The challenges of living with a flamboyant, self-centered, and brilliant father.
Making her literary debut, broadcaster and filmmaker Bernstein offers an intimate, gossipy, and candid memoir of growing up the eldest child of renowned conductor and composer Leonard Bernstein (1918-1990). When a second-grade classmate called her “famous father girl,” Jamie did not yet feel the impact of her father’s fame; but within a few years, she began to realize what it meant. The “endless parade of triumphs and that blazing energy that overtook every situation could be exhausting to live with,” she recalls. LB, as he was known, “was a daredevil; he loved roller coasters, fast boats, vertiginous ski slopes,” and the author yearned to be just like him rather than like her mother, “the family policeman and Lenny stabilizer.” Family life buzzed with activity and famous visitors: Stephen Sondheim, for one, who started them playing fiercely competitive “cutthroat” anagrams; and the “notoriously imperious” Lauren Bacall, who was their neighbor at the Dakota. Her father’s fame had benefits: With LB, Jamie got to go backstage to meet the Beatles, making her the envy of her friends; and through his connections, she got various jobs and eventually pursued her dream of becoming a rock musician. One summer, working at Tanglewood, where LB had been in the festival’s first conducting class, she heard rumors of his “wild youth,” which included “amorous escapades with other men.” When she confronted LB, he denied the rumors, claiming that “wicked stories” were made up by envious detractors. But a few years later, he fell in love with an assistant, an affair that led to his leaving his wife; “acting exuberantly gay,” he embarked on a new life. Although her mother had known of LB’s homosexuality when they married, this new turn incited grief and depression. Jamie reflects sensitively about her mother, who died of cancer in 1978, and the particular challenges faced by her brother and sister.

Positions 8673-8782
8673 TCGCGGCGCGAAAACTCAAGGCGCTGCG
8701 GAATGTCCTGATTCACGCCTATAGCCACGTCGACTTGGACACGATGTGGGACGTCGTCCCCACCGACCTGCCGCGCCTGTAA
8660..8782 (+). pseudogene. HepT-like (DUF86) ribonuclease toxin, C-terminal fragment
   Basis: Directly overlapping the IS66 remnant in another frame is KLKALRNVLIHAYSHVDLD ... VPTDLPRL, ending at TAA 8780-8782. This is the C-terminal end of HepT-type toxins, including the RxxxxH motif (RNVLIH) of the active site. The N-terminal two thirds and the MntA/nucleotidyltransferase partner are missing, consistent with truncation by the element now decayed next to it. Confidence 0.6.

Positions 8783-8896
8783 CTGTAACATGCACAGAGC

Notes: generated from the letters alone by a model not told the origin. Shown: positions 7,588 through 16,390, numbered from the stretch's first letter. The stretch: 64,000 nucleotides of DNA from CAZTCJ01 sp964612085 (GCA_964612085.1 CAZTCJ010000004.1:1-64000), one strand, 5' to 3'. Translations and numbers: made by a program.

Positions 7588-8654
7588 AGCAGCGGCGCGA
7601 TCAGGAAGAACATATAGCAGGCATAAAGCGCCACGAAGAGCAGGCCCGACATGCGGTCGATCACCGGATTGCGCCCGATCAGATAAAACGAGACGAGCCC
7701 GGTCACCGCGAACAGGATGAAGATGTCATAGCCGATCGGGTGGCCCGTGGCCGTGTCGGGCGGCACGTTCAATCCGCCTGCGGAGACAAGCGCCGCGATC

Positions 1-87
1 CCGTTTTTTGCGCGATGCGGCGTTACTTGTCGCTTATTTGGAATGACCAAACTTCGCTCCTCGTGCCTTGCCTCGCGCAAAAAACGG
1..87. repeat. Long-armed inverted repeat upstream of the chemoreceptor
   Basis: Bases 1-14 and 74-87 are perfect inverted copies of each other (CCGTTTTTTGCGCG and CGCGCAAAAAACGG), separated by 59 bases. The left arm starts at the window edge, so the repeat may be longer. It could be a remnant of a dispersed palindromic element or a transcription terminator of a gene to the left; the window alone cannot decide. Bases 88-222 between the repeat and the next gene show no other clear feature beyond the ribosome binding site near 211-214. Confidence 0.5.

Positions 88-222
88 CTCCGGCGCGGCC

A cleareyed portrait of a spirited, and troubled, family.